Former world No 1 hit with new doping issue in fresh hammer blow

Simona Halep chats to the media

Former Wimbledon champion Simona Halep is facing a fresh doping issue after the International Tennis Integrity Agency (ITIA) confirmed she will need to explain irregularities in her Athlete Biological Passport (ABP).

Halep has been provisionally suspended since October 2022, as a result of testing positive for prohibited substance Roxadustat at the US Open in August of last year.

She has been fighting those charges and has continued to insist she has not taken any banned substances, but the ITIA have now confirmed they are looking at new charges.

The ABP programme, developed by the World Anti-Doping Agency and incorporated into the TADP under the World Anti-Doping Code (WADC), is a method by which anti-doping organisations monitor various blood parameters over time, to identify potential Anti-Doping Rule Violations (ADRVs).

The additional charge of an Adverse Passport Finding was based on an assessment of Ms. Halep’s ABP profile by an independent ABP Expert Panel. That charge is separate and in addition to the existing Roxadustat charge from August 2022 which triggered Ms. Halep’s original provisional suspension.

Nicole Sapstead, Senior Director for Anti-Doping at the ITIA, said: “We understand that today’s announcement adds complexity to an already high-profile situation.

“From the outset of this process – and indeed any other at the ITIA – we have remained committed to engaging with Ms. Halep in an empathetic, efficient, and timely manner.

“We do, of course, appreciate there is a great deal of media interest in these cases.

“It would be inappropriate for us to comment on specifics until the conclusion of the process, but we will continue to engage with the Sport Resolutions independent tribunal and Ms. Halep’s representatives as expeditiously as possible.”

Halep’s only public statements on the case have stated her insistence that she has not taken a banned substance.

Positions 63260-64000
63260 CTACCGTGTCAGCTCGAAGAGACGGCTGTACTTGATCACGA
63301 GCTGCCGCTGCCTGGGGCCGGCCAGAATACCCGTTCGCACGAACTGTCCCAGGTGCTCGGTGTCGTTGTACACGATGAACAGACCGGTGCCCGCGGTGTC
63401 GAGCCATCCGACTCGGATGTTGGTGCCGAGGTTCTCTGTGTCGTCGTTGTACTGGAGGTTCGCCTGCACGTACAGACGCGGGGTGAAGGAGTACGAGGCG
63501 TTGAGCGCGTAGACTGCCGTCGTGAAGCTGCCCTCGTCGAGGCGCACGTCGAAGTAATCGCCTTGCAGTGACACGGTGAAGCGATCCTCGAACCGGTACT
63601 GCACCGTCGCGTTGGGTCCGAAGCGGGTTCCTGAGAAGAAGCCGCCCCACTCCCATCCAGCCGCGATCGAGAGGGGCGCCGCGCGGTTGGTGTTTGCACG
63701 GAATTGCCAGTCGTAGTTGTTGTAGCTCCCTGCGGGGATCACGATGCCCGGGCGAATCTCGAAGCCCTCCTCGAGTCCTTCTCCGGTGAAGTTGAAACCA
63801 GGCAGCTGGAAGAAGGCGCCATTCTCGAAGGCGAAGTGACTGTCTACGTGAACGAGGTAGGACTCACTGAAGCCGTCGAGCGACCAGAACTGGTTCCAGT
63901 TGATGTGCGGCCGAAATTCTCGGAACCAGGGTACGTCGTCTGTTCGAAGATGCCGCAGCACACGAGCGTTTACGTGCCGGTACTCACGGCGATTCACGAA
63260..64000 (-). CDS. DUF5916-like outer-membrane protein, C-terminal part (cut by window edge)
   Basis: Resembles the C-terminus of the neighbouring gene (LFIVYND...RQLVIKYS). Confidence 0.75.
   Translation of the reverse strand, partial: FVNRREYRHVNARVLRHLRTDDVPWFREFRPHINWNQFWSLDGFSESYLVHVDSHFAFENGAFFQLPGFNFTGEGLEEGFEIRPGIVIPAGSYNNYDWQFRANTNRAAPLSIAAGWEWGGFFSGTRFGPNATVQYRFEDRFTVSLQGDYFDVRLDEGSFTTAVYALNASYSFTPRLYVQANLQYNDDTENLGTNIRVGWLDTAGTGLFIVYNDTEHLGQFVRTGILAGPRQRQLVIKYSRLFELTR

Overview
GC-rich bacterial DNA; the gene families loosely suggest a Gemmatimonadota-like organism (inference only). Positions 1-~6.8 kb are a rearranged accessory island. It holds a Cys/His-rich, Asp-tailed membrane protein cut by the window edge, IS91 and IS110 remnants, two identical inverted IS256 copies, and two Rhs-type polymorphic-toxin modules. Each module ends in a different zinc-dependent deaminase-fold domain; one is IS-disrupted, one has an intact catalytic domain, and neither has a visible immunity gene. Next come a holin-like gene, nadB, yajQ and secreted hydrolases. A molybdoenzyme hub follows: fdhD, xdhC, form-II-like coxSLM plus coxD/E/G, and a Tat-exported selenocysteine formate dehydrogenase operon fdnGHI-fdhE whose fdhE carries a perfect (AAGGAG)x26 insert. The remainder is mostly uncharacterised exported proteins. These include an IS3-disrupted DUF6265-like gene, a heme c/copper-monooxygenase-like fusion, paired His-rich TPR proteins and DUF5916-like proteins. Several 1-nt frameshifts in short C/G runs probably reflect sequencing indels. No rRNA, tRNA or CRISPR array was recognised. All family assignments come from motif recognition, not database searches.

“Emotionally, the whole period has not been easy and I just felt the need to speak out loud to my fans, to my supporters, and actually to the whole public,” said Halep, in an interview with Tennis Majors.

“I had never heard about (Roxadustat) it so I didn’t know how I could take it, and actually how it could be in my urine.

“After a lot of work they found out that there was a contamination, a supplement contamination, and that’s why the quantity was so, so low in my body.

“I’m not asking for special treatment. I just ask to be judged. How much longer is this going to take?”

The ITIA is the delegated third party, under the World Anti-Doping Code of the International Tennis Federation, the international governing body for the sport of tennis and signatory of the Code.

The ITIA is responsible for the management and administration of anti-doping across professional tennis in accordance with the TADP.

Halep has received support from some in the tennis community, with the legendary Chris Evert among those who have sympathised with her position.

Yet the list of charges she is fighting has now grown, with the latest ITIA announcement placing the former world No 1 deeper into the mire.

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